In markets like North America and Europe, upwards of 80% of debt borrowed across companies of all sizes, from small to large, typically comes from the bond market, he says. The remaining 20% comes from the bank market.
“Offshore, businesses are not that reliant on the bank market. They use bank funds for short-term financing needs and the bond market for long term financing," he says.
Conversely, Ricciotti says in Australia 80% of corporate finance comes from the bank market and about 20% from the bond market.
If you're a corporate considering issuing a bond, it's important to recognise the investor's perspective.
To be able to raise debt finance, a business generally needs to generate earnings before interest, tax, depreciation and amortisation (EBITDA) of at least $10 million.
Debt investors are also attracted to attributes such as a sound operating history, and a unique product or service in a growing sector. These give investors more confidence in the sustainability of earnings.
“Long-term contracts or government business gives investors comfort around the predictability of the business," says Ricciotti, adding that investors also look for diversification.
Priorities can shift depending on an investor's goals, he adds. “Fixed income investors are looking to generate regular income, so they are not looking for the growth gains you get with equity."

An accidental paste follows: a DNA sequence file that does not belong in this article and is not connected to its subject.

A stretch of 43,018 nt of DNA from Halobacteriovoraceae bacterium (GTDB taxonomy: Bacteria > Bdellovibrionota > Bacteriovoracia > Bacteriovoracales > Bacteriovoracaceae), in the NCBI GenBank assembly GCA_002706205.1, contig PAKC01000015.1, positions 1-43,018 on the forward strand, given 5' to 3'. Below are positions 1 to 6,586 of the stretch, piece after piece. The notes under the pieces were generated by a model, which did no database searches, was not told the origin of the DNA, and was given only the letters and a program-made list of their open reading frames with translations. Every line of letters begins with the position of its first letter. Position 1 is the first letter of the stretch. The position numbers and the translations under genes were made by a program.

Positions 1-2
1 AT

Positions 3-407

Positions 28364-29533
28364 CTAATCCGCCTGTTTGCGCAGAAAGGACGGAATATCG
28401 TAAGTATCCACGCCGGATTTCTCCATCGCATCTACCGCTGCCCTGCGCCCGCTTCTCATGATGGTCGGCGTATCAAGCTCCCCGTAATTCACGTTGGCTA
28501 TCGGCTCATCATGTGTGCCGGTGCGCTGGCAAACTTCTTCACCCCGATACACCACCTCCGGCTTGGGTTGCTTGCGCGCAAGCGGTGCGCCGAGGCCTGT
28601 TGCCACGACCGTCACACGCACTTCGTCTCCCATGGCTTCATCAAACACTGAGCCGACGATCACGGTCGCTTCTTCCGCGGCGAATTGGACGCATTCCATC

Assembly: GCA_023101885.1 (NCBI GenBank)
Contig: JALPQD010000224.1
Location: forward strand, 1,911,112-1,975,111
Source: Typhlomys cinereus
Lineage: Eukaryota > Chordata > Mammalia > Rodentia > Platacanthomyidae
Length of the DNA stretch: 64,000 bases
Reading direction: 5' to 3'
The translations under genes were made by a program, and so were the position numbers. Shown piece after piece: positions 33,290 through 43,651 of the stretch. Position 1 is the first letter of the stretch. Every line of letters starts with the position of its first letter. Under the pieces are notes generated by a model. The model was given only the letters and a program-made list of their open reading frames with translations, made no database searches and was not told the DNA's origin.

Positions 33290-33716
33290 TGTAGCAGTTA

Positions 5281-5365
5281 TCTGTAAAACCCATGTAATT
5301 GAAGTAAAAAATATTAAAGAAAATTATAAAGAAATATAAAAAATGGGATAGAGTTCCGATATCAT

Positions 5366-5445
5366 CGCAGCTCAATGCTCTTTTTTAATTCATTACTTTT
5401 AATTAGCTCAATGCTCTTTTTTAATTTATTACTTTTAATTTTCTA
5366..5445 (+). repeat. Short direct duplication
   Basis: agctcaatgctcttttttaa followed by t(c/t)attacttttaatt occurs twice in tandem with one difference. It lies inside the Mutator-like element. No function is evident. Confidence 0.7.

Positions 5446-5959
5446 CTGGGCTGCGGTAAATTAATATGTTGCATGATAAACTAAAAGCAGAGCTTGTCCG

FIIG offers a bond trading platform to enable institutional investors to invest in mid-market companies' bond issues.
“We connect corporate borrowers that have an identity, a story to tell and good credit quality with investors that are looking for unrated bonds," Ricciotti says.
An example of a bond FIIG has issued was a $30 million, six-year bond for Silver Chef, a company providing finance for hospitality businesses.
It was a senior unsecured bond, and bondholders ranked behind senior secured lenders. The bond paid 8.5% and was oversubscribed.
“Companies are comfortable using FIIG to raise bond financing, because in a situation like Silver Chef, at the time, they could only get so much money from their bank. We raised a bond that sat next to bank debt, to fund their growth and expansion," Ricciotti explains, adding that the business paid the bond back early.
Keeping options open
Given the current very flat interest rate curve structure (the difference between the yield of long-dated bonds and short dated bonds), corporates have looked to issue bonds giving 7-10 year debt maturity.
“Both bank loans and bond markets are very flexible on tenor and features, so CFOs can be creative in structuring something that works for them, as well as the ultimate lender," Innes says.
CFOs will generally consider a variety of funding sources to manage refinancing risk and to ensure the business isn't reliant on a narrow range of debt instruments. Maturity in Australia's bond market could add a new option to their list.
- Traditionally Australian corporates have not relied on bond financing as much as their overseas peers have.
- Investors are attracted to issuers with predictability of earnings that operate in a growing market.
- Bonds offer an alternative to bank finance and a way to diversify funding sources.